A friend of mine tells me that when his children were younger, they had many wonderful discussions at their dining table. There was just one rule concerning the conduct of their conversation--they called it the "TKN rule." Before saying anything you had to ask yourself three things: Is it True?, Is it Kind?, and Is it Necessary?--TKN.
He said that sometimes someone would begin to say something when another family member would then yell out "TKN, TKN!" meaning that it did not meet criteria for proper discourse at the table. He also tells me that there were many times when they would eat in silence simply because no one had anything to say that would fit within the TKN guidelines.
That got me to thinking. Maybe we should adopt the "TKN Rule" in all of our speech--especially when talking about others. Imagine what our communication with others would be like and what we would be portraying!
Is your speech always true? I have often told my kids and the kids I teach at church camp that if you do not know something to be true, then don't say it. Otherwise, you could be spreading rumors or gossip. Try from now on to speak only things that you know for a fact are true. "Let each one of you speak truth with his neighbor" (Eph. 4:25).
Is your speech always kind? Do you use edifying and uplifting words when speaking to and about others? Too much of human communication is focused on the negative aspects of others and on tearing people down. Christians need to live and speak above that. Try from now on to speak good things about others, and when a correction or rebuke is required, deliver it tenderly and with a proper spirit. "Let your speech always be with grace, seasoned with salt"(Col. 4:6).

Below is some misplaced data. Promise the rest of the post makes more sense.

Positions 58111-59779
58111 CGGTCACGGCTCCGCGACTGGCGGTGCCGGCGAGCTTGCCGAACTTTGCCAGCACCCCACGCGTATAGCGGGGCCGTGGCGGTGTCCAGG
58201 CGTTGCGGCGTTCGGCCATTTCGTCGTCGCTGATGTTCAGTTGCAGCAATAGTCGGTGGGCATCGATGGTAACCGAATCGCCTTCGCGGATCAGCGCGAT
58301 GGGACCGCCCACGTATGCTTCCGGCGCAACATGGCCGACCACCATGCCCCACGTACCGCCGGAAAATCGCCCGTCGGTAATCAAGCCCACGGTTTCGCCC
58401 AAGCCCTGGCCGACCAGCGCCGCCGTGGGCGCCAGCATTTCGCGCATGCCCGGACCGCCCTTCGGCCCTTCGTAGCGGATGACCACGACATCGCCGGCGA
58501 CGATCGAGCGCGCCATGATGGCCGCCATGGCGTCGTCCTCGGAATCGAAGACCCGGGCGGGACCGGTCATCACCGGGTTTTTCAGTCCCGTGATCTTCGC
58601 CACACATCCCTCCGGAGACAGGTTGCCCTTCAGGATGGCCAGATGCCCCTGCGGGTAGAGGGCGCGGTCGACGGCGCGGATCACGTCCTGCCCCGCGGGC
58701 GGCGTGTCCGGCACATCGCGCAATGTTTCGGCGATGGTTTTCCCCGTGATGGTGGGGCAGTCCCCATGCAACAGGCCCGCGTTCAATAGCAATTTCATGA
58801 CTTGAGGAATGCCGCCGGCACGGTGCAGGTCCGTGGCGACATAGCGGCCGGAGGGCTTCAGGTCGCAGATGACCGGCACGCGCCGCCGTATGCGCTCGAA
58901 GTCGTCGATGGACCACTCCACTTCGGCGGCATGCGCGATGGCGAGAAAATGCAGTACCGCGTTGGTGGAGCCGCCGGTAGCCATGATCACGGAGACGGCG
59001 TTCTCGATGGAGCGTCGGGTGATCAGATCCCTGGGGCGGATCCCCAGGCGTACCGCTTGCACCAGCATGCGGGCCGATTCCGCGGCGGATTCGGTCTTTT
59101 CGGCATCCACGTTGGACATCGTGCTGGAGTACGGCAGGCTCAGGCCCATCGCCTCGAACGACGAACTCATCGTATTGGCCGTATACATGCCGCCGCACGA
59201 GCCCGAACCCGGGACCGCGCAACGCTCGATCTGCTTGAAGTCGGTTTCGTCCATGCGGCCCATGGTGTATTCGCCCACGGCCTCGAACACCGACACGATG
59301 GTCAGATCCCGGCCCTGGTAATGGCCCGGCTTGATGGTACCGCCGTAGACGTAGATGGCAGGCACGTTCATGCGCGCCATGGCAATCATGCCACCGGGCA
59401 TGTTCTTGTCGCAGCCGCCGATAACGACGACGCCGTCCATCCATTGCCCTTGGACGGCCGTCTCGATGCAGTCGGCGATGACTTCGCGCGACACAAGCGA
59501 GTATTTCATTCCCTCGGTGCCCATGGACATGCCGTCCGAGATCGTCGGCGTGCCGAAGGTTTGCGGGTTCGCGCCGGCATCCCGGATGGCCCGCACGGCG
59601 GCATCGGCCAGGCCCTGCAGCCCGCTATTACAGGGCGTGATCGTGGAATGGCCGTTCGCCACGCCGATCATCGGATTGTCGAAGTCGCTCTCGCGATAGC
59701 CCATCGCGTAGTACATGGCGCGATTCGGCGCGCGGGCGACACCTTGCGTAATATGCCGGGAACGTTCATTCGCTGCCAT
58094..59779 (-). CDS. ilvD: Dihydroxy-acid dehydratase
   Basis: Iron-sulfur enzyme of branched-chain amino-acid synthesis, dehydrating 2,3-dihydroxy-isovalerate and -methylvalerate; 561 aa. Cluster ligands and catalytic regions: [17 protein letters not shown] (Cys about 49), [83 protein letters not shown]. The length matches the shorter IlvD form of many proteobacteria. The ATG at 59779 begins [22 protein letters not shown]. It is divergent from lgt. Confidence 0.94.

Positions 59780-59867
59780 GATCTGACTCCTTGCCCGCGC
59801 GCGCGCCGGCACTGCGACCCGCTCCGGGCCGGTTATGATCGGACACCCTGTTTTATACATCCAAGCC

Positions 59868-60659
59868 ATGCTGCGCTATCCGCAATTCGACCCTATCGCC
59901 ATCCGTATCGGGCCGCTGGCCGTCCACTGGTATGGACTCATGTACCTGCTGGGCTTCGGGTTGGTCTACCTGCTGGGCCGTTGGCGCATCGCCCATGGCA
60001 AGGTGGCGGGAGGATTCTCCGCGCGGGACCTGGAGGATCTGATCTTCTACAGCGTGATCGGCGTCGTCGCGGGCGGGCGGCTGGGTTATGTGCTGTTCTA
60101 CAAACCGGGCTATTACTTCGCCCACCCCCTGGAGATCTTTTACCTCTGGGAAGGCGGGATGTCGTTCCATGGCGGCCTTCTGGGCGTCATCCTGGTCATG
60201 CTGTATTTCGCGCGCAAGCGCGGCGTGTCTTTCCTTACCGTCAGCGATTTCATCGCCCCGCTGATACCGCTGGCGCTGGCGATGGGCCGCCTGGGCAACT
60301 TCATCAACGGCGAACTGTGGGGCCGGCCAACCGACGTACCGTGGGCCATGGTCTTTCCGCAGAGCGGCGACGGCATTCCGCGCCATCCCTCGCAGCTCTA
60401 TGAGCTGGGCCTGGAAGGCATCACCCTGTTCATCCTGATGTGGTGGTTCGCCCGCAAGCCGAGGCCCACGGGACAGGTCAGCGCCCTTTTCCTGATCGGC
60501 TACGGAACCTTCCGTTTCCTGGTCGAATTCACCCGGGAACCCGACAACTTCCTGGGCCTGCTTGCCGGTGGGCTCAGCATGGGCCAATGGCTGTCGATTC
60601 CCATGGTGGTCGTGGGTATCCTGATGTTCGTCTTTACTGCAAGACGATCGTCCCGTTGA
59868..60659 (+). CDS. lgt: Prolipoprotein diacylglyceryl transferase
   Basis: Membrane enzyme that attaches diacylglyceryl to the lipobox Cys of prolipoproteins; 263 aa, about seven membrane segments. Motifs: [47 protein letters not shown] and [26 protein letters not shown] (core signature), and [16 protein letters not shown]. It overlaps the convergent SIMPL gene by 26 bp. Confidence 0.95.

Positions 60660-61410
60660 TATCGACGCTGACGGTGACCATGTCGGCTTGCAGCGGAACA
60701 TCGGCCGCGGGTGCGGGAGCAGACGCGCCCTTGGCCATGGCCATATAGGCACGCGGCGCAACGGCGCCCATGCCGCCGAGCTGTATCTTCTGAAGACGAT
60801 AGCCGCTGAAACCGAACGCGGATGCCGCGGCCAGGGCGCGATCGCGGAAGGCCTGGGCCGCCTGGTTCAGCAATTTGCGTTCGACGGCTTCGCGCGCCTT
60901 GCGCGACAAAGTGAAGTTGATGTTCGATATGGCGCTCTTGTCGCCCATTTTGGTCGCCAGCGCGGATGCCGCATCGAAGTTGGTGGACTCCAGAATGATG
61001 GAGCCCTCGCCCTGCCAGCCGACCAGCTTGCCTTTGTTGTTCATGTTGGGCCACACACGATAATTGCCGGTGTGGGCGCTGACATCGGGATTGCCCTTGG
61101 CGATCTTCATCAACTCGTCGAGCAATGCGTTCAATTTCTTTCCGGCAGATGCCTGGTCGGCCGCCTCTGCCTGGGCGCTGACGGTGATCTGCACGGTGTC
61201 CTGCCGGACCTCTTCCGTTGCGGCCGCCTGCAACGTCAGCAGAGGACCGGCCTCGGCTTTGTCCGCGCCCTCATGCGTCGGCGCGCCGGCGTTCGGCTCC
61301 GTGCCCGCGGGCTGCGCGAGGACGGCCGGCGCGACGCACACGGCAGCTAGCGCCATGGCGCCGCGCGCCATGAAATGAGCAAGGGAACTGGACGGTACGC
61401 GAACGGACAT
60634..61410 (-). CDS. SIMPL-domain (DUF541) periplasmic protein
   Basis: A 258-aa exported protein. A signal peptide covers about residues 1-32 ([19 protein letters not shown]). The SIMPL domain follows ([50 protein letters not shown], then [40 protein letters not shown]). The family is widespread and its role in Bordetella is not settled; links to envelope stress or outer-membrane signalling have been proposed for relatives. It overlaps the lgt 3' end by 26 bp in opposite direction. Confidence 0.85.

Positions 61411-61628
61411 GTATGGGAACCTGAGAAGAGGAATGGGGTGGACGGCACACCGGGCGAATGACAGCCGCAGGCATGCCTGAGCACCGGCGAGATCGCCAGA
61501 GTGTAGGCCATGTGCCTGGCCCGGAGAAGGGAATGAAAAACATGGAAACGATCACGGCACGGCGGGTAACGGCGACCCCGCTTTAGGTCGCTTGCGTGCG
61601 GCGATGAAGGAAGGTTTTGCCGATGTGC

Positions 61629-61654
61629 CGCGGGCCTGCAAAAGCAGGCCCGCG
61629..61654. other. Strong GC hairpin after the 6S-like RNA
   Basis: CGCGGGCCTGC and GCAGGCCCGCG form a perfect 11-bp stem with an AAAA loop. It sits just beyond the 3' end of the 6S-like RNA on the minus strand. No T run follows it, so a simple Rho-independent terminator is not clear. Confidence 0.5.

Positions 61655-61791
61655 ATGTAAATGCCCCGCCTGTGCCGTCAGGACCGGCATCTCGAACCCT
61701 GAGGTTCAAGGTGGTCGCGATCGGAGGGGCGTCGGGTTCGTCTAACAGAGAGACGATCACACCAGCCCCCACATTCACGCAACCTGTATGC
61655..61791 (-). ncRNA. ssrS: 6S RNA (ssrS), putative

Is your speech always necessary? Too many times we speak just to say something and end up saying many needless things. And too often, it is the unnecessary things we say that can be the most misunderstood and do much harm. Try from now on to speak only things that are necessary and beneficial. "Let no corrupt word proceed out of your mouth, but what is good for necessary edification" (Eph. 4:29).
Friends, if we all would adopt the "TKN Rule" in our lives, then all of our conversations would be most wonderful! "Finally, brethren, whatever things are true, whatever things are noble, whatever things are just, whatever things are pure, whatever things are lovely, whatever things are of good report, if there is any virtue and if there is anything praiseworthy--meditate on these things" (Phil. 4:8). Yes, meditate and speak on these things!